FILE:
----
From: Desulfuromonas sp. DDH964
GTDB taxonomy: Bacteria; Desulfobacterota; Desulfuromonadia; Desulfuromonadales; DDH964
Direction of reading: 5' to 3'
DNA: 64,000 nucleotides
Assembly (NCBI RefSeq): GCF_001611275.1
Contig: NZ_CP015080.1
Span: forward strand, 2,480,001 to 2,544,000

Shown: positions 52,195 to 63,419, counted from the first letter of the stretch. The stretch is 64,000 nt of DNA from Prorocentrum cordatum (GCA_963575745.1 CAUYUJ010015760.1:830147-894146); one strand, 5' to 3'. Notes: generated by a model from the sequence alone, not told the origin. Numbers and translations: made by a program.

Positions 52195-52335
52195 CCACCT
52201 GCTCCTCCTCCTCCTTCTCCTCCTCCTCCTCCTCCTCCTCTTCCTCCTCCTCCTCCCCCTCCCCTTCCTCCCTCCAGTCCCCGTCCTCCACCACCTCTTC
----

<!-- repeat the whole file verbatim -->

From: Desulfuromonas sp. DDH964
GTDB taxonomy: Bacteria; Desulfobacterota; Desulfuromonadia; Desulfuromonadales; DDH964
Direction of reading: 5' to 3'
DNA: 64,000 nucleotides
Assembly (NCBI RefSeq): GCF_001611275.1
Contig: NZ_CP015080.1
Span: forward strand, 2,480,001 to 2,544,000

Shown: positions 52,195 to 63,419, counted from the first letter of the stretch. The stretch is 64,000 nt of DNA from Prorocentrum cordatum (GCA_963575745.1 CAUYUJ010015760.1:830147-894146); one strand, 5' to 3'. Notes: generated by a model from the sequence alone, not told the origin. Numbers and translations: made by a program.

Positions 52195-52335
52195 CCACCT
52201 GCTCCTCCTCCTCCTTCTCCTCCTCCTCCTCCTCCTCCTCTTCCTCCTCCTCCTCCCCCTCCCCTTCCTCCCTCCAGTCCCCGTCCTCCACCACCTCTTC